College Scorecard ex-director says Trump administration is scrubbing important information
The former director of a government-run college student website believes the platform will become less useful as the Trump administration cleans up information.
"We saw some announced changes to the scorecard over the past year, and in my opinion, these changes weren't beneficial for students who want to make the best college decisions," said Michael Itzkowitz, who worked in the Education Department ( ED) from 2010 to 2016 and oversaw college scorecard in 2015 and 2016, said Yahoo Finance.
The website contains data published by the Department of Education (ED) that shows how much debt a student will have in a particular college program and institution, as well as expected salaries and graduation rates.
"Essentially, it is the primary consumer tool that ED helps students use to make better college decisions," said Itzkowitz, who is now a senior fellow at Think Tank Third Way.
(SCREENSHOT: College Scorecard)
The Trump administration initially continued to develop the scorecard website, although it has reversed some other Obama era measures related to higher education and student debt.
More recently, however, the ED has stopped publishing school repayment rates. Although the data is still available, it is more difficult to find it on the website. (According to a presidential decree in March, more information on loan-based loan repayment results is likely to be available soon.) The ED also no longer published how former school students' earnings compared to High's earnings affect school leavers.
Both comparisons could have helped students understand whether the program they wanted to pursue was worthwhile and / or could afford.
Education spokeswoman Angela Morabito told Yahoo Finance that the college scorecard, led by Secretary DeVos, "has been completely revamped to help students improve transparency and hold schools accountable."
Morabito emphasized that the platform "for the first time ever" displays "wherever possible precise program level data", breaks down debt and revenue by subject area, and enables users to compare schools side by side.
President Donald Trump and Secretary of Education Betsy DeVos on Tuesday, February 27, 2018, in the Roosevelt Room of the White House in Washington, DC. (Photo by Jabin Botsford / The Washington Post via Getty Images)
The corner for nonprofit schools
The ED also changed the default search option to rank schools by their graduation rate - or graduation rate - instead of their employment outcomes. This move effectively put some for-profit colleges at the top of the list.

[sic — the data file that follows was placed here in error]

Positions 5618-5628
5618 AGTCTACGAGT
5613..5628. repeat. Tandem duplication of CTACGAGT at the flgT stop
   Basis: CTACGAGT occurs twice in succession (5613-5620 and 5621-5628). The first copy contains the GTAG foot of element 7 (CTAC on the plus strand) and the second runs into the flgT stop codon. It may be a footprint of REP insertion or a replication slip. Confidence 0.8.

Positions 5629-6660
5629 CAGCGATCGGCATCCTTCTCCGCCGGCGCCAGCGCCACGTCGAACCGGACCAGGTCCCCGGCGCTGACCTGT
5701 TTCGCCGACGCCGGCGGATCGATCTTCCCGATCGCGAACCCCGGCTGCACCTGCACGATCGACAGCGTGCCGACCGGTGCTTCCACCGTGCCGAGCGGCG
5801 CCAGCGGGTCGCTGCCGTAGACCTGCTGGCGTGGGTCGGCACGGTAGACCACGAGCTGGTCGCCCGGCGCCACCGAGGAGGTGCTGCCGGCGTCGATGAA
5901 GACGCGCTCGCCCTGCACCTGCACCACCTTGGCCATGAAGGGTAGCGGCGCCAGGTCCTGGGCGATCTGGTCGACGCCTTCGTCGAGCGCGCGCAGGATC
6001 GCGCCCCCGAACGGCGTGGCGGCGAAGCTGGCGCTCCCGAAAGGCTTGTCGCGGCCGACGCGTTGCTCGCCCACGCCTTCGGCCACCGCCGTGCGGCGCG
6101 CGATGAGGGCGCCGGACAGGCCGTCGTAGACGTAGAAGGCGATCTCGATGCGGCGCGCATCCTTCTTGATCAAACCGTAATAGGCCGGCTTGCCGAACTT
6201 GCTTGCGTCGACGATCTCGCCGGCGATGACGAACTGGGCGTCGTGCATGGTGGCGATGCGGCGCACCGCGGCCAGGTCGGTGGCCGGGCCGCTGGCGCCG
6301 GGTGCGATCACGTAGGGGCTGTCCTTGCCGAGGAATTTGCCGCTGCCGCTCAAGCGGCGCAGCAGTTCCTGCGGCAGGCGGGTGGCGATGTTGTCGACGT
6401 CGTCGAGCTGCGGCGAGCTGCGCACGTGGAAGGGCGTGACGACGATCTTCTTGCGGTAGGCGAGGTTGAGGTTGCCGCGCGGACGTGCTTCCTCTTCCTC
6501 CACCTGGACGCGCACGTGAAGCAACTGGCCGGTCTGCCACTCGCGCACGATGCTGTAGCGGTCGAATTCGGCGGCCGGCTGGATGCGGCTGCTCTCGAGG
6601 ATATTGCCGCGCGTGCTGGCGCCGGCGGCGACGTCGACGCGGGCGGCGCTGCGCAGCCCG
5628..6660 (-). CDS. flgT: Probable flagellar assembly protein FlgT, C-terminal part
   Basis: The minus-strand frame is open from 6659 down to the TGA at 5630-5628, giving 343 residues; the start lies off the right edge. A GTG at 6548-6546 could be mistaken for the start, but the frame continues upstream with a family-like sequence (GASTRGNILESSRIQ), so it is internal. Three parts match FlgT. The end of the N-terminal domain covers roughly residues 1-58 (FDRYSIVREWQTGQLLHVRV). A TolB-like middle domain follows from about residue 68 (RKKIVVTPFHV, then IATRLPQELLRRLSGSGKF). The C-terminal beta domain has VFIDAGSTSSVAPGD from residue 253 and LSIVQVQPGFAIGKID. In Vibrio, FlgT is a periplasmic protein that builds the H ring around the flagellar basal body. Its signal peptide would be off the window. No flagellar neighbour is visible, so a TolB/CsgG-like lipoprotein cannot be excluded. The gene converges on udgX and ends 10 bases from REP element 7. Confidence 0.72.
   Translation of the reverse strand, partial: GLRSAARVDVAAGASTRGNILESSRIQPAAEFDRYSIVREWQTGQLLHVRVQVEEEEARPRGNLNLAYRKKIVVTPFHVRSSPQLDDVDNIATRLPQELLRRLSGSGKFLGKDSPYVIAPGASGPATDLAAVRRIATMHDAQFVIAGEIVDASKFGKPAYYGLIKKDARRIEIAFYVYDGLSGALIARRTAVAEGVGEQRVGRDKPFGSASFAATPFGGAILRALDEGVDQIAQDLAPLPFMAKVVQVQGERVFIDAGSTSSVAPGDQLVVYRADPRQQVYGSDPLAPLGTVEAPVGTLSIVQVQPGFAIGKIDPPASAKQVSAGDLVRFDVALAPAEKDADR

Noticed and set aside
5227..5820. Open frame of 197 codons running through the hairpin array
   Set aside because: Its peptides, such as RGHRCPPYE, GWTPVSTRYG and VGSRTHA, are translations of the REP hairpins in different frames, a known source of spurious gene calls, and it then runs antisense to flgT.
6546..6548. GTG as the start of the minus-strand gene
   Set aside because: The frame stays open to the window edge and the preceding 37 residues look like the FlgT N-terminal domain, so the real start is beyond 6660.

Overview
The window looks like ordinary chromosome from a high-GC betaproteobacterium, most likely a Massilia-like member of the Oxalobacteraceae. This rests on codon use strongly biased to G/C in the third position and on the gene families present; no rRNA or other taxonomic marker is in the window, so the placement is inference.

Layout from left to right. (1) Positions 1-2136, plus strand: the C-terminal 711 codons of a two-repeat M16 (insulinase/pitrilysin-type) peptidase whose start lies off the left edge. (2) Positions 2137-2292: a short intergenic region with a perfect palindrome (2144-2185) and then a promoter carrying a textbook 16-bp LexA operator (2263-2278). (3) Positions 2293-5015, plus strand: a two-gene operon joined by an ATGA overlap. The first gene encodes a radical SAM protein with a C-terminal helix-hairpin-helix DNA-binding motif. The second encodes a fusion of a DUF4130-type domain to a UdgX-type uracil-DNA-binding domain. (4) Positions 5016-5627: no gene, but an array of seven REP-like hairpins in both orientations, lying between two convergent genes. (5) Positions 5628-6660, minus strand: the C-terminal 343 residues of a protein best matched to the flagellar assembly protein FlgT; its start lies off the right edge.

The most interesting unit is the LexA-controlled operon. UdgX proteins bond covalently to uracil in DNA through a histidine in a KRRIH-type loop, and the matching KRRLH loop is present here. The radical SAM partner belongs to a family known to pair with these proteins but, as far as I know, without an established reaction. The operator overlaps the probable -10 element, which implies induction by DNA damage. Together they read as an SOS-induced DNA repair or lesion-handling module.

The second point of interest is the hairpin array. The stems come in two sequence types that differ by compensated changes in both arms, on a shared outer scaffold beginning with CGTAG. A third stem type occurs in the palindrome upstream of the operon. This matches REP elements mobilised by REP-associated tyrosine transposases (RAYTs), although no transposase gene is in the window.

For example, if you were to search for colleges in Florida, the first search results would be sorted by graduation rate. The first school to appear is the Beauty Academy in South Florida, followed by the Florida Academy - both cosmetic schools.
Previously, the options were displayed in the order of the employment results.
"It doesn't sound too bad on the face level because completion is very important," said Itzkowitz. "However, this often leads to short-term, profit-oriented certificate programs often leading the standard search, many of which show poor employment outcomes for students."
In this screenshot provided to Yahoo Finance, Itzkowitz pointed out how low salaries were at college with extremely high graduation or graduation rates. (SCREENSHOT: ITZKOWITZ / SCORECARD
Education Minister Betsy DeVos faces several lawsuits related to the abolition of an Obama era rule introduced in 2014 to help victims of predatory, for-profit institutions.
The policy introduced by the Obama administration aimed to improve accountability and transparency among for-colleges, some of which were closed after student fraud. DeVos argued that some of the rules burden taxpayers unnecessarily and highlighted nonprofit universities.
Itzkowitz noted that nonprofit organizations are generally "most likely to leave students underemployed and with unmanageable debts," and data confirms this idea.
"Minimal federal laws that currently apply to hold institutions accountable"
In a new article, Itzkowitz examined data on how long it takes for a graduate to repay his student loans. He found bad news.
While the majority of students studying at colleges and universities manage to "recover the cost of obtaining their diploma," Itzkowitz explained in his work that a third of the students would not benefit in the short term from newly acquired ID.
(SCREENSHOT: Third way)
At 228 higher education institutions he evaluated, the students needed more than 10 years to pay for their education. And there was no return on investment in 442 facilities, which showed that "students will probably never be able to pay for their educational investment again," argued Itzkowitz. The kicker: 51% of these 442 institutions with an ROI of less than zero were profit-oriented institutions.
And because some Americans are considering higher education in the face of the coronavirus pandemic, Itzkowitz feared that the information that is disappearing from the scorecard will result in potential students not knowing exactly what they are paying for.
"Essentially, there are currently minimal federal laws to hold institutions accountable for their students' results," said Itzkowitz.
Aarthi is a Yahoo Finance reporter who deals with student debt and higher education. If you have attended or worked at a nonprofit college and would like to share your experience, contact them at firstname.lastname@example.org
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